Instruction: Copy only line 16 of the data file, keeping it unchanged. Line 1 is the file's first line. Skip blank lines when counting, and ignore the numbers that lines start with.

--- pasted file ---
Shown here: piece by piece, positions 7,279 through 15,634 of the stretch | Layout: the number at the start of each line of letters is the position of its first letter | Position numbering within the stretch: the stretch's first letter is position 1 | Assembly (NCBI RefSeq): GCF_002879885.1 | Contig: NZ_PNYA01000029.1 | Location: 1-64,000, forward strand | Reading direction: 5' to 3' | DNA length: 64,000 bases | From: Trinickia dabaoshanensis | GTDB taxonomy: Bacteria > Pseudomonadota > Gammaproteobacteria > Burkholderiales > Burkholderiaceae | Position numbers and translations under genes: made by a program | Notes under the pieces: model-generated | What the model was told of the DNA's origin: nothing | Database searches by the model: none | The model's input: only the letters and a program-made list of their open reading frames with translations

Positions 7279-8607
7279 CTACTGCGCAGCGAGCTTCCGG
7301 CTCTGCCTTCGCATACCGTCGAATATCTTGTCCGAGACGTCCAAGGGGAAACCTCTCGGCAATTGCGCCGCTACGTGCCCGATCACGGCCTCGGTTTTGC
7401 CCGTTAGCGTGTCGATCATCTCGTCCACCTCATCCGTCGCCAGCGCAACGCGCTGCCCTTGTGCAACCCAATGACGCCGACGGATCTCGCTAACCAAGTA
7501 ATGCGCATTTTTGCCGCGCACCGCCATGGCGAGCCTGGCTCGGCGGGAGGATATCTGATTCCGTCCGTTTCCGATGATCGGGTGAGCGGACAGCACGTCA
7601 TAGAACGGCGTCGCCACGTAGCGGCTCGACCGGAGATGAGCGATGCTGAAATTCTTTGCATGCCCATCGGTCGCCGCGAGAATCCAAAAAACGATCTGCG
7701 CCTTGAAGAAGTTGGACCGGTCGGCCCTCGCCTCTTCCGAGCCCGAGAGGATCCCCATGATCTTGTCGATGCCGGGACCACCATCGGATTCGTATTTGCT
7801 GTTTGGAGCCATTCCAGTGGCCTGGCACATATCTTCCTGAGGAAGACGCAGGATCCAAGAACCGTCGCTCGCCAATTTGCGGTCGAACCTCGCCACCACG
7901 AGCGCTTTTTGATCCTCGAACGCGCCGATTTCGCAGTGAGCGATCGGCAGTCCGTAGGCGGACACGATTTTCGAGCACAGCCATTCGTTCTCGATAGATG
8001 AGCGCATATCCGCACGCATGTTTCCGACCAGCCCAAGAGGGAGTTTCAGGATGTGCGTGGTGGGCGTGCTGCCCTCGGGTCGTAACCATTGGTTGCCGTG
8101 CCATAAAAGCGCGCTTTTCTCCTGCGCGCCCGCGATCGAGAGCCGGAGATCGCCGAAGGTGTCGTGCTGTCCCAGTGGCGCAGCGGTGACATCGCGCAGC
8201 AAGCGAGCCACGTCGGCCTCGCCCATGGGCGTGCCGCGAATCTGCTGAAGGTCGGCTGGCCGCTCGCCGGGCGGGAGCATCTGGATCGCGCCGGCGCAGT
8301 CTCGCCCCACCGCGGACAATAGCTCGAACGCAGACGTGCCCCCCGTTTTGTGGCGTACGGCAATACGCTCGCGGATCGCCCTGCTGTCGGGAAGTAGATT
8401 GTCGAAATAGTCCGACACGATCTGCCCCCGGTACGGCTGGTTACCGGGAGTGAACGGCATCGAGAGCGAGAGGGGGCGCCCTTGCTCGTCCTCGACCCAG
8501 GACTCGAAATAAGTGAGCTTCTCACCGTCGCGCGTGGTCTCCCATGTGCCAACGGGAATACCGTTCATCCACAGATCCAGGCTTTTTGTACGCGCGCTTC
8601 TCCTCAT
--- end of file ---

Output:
8501 GACTCGAAATAAGTGAGCTTCTCACCGTCGCGCGTGGTCTCCCATGTGCCAACGGGAATACCGTTCATCCACAGATCCAGGCTTTTTGTACGCGCGCTTC